“It is our responsibility to end the war sooner rather than later and settle our differences at the negotiating table, not at the battlefield,” Indonesian Foreign Minister Retno Marsudi said at the opening of the meeting, invoking the U.N. charter to urge multilateralism and trust.

The foreign ministers of the Group of 20 industrial and emerging-market nations shared concerns about getting grain shipments out of Ukraine and avoiding devastating food shortages in Africa, the Middle East and elsewhere. But talks were marked by sharp tension: U.S. Secretary of State Antony Blinken and Russian Foreign Minister Sergey Lavrov sat at the same table, though they did not speak directly.

Lavrov accused Western ministers of straying “almost immediately, as soon as they took the floor, to the frenzied criticism of the Russian Federation in connection with the situation in Ukraine.”

“You know, it was not us who abandoned all contacts,” Lavrov told reporters after the first session. “It was the United States … and we are not running after anybody suggesting meetings. If they don’t want to talk, it’s their choice.”

Lavrov walked out of the meetings twice Friday — first, as German Foreign Minister Annalena Baerbock addressed a session on strengthening multilateralism, and second, just before Ukraine’s foreign minister, Dmytro Kuleba, addressed the session on food and energy security via video link.

At a plenary session, Blinken urged Moscow to release Ukrainian grain to the world, according to a Western official.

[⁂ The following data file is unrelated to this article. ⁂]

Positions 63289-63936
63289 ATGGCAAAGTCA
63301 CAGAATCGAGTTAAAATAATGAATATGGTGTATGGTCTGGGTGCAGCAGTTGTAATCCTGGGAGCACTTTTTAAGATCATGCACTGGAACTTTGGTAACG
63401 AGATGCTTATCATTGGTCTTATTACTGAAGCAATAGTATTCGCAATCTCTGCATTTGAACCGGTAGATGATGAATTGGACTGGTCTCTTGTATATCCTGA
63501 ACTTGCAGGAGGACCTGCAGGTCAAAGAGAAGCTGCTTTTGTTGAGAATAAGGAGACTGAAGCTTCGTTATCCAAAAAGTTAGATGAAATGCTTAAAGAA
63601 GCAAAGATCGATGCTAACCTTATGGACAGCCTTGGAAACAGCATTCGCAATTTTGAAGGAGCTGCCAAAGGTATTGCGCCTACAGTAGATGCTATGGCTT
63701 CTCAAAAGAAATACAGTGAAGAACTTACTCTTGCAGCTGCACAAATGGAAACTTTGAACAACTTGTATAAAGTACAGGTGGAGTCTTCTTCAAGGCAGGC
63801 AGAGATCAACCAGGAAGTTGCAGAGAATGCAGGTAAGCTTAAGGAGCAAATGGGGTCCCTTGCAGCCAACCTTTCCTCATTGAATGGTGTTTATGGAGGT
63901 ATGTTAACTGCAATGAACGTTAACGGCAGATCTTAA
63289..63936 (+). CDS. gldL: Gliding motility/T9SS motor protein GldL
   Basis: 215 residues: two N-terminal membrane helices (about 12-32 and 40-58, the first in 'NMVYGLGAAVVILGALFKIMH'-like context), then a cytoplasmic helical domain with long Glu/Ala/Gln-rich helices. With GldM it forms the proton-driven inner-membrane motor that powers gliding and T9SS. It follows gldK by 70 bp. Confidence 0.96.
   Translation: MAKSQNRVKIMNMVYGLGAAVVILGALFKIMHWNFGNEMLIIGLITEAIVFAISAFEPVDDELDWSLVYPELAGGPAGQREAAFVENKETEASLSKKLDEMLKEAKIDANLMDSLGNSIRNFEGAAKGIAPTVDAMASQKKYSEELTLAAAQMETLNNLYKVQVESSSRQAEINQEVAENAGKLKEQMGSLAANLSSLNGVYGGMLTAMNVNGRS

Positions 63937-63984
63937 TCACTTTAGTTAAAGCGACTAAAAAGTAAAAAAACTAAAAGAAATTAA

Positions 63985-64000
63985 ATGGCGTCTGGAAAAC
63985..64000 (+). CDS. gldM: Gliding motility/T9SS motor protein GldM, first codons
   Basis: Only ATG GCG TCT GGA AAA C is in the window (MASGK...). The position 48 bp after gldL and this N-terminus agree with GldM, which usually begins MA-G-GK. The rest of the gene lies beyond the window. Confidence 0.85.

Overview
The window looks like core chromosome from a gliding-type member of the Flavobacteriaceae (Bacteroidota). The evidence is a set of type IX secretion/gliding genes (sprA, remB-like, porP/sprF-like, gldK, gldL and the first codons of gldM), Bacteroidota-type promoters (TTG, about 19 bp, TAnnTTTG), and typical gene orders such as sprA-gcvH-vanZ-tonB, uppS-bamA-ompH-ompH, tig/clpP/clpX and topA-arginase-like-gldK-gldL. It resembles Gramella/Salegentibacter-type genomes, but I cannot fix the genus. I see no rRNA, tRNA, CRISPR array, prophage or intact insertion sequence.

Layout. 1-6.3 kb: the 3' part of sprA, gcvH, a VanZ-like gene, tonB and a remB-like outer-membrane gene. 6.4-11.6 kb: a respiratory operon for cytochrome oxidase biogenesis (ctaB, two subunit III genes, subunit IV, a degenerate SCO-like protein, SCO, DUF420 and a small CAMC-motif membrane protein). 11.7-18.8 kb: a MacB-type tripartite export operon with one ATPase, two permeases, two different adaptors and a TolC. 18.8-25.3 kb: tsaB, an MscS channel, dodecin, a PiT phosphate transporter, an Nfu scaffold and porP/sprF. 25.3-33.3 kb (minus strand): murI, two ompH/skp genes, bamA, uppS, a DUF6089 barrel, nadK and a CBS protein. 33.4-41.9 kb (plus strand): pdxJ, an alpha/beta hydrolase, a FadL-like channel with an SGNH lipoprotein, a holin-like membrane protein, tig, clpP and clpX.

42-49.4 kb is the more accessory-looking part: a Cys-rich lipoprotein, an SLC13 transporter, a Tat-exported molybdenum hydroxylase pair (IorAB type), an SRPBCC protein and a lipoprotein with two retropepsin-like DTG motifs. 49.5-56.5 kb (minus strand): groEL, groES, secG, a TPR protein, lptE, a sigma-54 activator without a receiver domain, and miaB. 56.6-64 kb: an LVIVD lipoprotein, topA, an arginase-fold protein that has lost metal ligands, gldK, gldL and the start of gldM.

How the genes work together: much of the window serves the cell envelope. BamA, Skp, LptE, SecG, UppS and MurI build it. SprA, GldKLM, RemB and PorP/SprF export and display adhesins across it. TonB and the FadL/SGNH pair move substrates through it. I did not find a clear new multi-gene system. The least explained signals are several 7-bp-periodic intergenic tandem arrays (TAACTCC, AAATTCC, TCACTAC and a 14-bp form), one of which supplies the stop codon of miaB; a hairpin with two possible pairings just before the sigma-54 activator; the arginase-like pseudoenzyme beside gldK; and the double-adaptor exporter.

“He addressed Russia directly, saying, ‘To our Russian colleagues: Ukraine is not your country. Its grain is not your grain. Why are you blocking the ports? You should let the grain out,’ ” the official said.

Lavrov was not in the room when Blinken spoke.

Looming famine

The meetings follow the release of the latest World Food Program (WFP) report Wednesday. It showed a decline in global efforts to eliminate hunger and malnutrition.

Up to 828 million people, or nearly 10% of the world’s population, were affected by hunger last year, 46 million more than in 2020 and 150 million more than in 2019, agencies, including the WFP, Food and Agriculture Organization and World Health Organization, said in the 2022 edition of the U.N. food security and nutrition report.

“There is a real danger these numbers will climb even higher in the months ahead,” said WFP Executive Director David Beasley, adding that climbing prices of food, fuel and fertilizer stemming from the Russia-Ukraine war threaten to push countries into famine.

Ukraine’s agriculture ministry said Friday that in most regions of the country, farmers have begun the early harvest of wheat and legumes, gathering more than a million tons of grain so far, The Kyiv Independent media outlet reported.

Earlier this week, Ukrainian President Volodymyr Zelenskyy said he expected up to 60 million tons of grain to be harvested by fall, and that if blockades were not lifted, Ukraine would be in “a really difficult” situation.